Von Horváth is dramatizing moral responsibility as well as group psychology. Who is responsible for the accident? The stationmaster? His estranged wife? Anna? The gossips? Or are we all implicated? Tension rises as the community becomes more and more inflamed by gossip and lies that diverge more and more from the truth. Using what seems like half of the Drill Hall’s 55,000 square feet reminiscent of the great railroad stations of Europe, director Jones has created the feeling of a real station as well as the entire town and community. The monumental set pieces by Steinberg (the station platform, the viaduct, The Wild Man Inn, the woods surrounding the town) dwarf the characters, suggesting that people are pawns in some cosmic pattern bigger than themselves.
As played by Luke Kirby, Stationmaster Thomas Hudetz is something of an enigma, playing his cards close to his vest, and never revealing the man inside. More memorable is Tony Award-winning actress Harriet Harris as the town gossip who sows discontent wherever she goes. As Frau Hudetz, Alyssa Bresnahan paints a portrait of a conflicted woman not afraid to show her emotions in public. Susannah Perkins is truly seductive as Anna, the innkeeper’s daughter, portrayed as a little minx who comes to regret her choices. Henry Stram’s pharmacist, Hudetz’ brother-in-law, is a veritable case for a therapist with his shifting alliances. Jason O’Connell is amusing as the supercilious traveling salesman who seeks information without wanting to offend anyone in town, as is Alex Breaux as Anna’s pugnacious fiancé always looking for a fight. Memorable too are Andy Murray as the sarcastic lumberjack and Jeena Yi as the dreamy waitress. Charles Brice, Maurice Jones, Cricket Brown and Joe Wegner play various authority figures who eventually become hard to distinguish from one another, which is how they are written.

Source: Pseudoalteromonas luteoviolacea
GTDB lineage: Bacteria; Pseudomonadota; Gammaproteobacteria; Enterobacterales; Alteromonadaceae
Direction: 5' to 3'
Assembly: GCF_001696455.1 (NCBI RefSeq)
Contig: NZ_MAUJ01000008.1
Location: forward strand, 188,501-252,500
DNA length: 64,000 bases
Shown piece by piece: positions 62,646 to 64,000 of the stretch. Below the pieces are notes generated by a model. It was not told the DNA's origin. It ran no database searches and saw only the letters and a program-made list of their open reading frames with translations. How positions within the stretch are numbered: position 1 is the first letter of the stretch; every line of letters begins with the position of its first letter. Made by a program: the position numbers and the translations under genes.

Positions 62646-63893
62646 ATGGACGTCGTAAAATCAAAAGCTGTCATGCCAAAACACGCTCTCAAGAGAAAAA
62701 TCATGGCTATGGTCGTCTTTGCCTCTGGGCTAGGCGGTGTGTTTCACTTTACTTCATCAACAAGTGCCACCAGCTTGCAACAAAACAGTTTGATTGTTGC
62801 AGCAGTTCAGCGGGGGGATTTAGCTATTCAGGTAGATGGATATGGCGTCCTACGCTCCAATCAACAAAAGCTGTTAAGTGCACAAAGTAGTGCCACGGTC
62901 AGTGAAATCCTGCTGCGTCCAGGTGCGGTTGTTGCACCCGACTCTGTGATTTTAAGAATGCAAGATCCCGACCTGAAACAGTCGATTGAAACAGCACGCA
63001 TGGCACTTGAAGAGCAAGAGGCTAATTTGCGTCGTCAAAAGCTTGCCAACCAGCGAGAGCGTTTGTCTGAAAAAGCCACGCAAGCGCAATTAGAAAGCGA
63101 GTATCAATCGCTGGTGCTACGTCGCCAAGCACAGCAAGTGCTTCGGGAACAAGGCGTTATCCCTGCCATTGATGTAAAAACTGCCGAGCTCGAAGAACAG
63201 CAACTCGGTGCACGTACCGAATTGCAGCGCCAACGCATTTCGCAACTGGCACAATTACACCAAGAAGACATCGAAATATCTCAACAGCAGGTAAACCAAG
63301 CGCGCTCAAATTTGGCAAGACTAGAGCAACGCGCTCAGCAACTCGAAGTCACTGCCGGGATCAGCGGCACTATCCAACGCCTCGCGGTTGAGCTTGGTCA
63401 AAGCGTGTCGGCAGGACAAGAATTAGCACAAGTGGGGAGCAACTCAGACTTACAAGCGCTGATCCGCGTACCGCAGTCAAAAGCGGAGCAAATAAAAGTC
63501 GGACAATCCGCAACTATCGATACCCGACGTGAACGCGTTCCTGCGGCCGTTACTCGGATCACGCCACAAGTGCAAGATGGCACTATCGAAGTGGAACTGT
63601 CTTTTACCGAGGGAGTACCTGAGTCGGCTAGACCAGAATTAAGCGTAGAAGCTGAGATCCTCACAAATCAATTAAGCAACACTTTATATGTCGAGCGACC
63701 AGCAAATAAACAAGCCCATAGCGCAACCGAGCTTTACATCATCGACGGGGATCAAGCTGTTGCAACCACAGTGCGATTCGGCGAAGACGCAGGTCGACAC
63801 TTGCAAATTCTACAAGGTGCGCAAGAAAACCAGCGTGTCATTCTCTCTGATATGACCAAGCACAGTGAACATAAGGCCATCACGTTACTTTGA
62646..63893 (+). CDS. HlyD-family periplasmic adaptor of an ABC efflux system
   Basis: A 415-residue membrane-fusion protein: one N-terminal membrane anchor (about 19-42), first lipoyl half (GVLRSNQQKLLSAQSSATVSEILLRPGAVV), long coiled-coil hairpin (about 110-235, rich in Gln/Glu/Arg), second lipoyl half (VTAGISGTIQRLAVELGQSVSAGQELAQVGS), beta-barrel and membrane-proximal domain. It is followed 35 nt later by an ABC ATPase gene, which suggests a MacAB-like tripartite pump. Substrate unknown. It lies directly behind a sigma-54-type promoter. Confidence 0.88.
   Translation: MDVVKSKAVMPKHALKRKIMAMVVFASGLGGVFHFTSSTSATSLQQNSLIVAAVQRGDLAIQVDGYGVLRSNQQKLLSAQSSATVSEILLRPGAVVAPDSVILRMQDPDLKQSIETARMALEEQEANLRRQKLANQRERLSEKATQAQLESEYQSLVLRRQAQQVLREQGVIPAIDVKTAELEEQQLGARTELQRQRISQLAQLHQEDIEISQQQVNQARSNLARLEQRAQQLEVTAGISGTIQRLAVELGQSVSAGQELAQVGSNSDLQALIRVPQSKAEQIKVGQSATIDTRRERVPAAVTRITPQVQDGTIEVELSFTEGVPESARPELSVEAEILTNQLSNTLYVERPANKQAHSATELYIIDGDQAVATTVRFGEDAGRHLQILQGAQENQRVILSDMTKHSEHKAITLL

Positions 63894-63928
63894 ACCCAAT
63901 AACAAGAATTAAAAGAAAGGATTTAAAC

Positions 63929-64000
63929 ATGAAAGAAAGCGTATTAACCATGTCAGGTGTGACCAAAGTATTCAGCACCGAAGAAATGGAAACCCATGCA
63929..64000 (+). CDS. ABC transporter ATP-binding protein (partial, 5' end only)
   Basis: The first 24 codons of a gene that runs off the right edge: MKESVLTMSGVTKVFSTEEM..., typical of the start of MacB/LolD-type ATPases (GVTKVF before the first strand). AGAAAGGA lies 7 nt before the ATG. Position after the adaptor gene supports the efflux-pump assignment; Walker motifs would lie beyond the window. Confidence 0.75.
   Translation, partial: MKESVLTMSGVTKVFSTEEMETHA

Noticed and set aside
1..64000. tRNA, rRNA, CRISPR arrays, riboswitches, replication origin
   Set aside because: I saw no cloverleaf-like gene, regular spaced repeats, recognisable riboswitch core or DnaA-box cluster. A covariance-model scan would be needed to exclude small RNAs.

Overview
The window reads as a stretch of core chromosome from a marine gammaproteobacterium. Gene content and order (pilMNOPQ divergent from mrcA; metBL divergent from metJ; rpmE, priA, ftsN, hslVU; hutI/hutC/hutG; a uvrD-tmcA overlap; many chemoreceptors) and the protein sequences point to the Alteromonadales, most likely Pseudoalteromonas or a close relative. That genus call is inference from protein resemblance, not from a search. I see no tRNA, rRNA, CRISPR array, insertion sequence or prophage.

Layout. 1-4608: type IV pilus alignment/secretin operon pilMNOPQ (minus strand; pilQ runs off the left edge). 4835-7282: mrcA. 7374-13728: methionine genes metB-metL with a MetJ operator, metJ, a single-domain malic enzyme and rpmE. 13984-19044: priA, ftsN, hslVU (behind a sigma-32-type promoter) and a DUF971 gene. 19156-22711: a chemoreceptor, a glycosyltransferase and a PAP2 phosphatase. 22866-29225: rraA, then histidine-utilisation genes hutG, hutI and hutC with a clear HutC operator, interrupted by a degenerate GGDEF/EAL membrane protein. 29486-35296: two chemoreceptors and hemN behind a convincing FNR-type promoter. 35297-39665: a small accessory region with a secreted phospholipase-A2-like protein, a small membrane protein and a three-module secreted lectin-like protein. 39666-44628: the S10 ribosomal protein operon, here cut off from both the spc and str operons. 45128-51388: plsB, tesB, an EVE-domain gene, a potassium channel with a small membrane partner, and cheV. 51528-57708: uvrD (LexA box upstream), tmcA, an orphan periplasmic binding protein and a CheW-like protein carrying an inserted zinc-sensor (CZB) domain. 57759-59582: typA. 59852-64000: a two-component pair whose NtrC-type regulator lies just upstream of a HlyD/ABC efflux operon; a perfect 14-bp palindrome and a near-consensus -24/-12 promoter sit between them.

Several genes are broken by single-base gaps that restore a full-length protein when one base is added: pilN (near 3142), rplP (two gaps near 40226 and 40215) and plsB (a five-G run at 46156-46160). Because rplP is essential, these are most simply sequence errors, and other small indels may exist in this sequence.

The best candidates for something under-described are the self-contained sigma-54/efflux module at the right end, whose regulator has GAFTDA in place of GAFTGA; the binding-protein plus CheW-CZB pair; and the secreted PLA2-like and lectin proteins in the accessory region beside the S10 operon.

The most effective element of the production is the original music and sound design by Daniel Kluger, (Drew Levy, sound designer). The conception of the trains passing and later the horrific crash are all enhanced by sound effects, sometimes accompanied by the speeding lights from the railcar windows by lighting designer Mimi Jordan Sherin. The church bells that ring out periodically suggest parts of the town not depicted on stage. The sirens and later the rising wind are all dramatic elements that contribute to the effectiveness of the production as is the original score with its trumpets and violins, often suggesting marching bands we hear but don’t see. Antony McDonald’s costumes with their ankle length dresses are firmly rooted in the 1930’s; however, the men’s rather bland costumes could be any time period in recent memory.
Not only does Ödön von Horváth’s Judgment Day have a cumulative effect, it is the work of a master playwright at the top of his form. The themes of herd mentality, moral responsibility, the pernicious effect of gossip and lies, and the shortcomings of the middle class are as timely today as when he wrote the play in 1937. Richard Jones’s huge production gives the play the breadth that it needs to tell its story with stunning visual effects. It is to be hoped that this staging will inspire others to look at some of von Horváth’s 17 other plays that should be seen.
Judgment Day (through January 10, 2020)
Park Avenue Armory, 643 Park Avenue at 67th Street, in Manhattan
For tickets, call 212-933-5812 or visit http://www.armoryonpark.org
Running time: 95 minutes with no intermission